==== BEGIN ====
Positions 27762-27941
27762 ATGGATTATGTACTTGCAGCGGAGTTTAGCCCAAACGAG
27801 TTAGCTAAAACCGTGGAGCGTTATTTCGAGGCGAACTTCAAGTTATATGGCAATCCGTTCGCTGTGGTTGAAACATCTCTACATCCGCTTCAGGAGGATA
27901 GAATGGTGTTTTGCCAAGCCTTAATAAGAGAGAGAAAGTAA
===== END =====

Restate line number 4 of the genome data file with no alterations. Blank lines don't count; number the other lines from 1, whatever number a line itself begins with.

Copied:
27901 GAATGGTGTTTTGCCAAGCCTTAATAAGAGAGAGAAAGTAA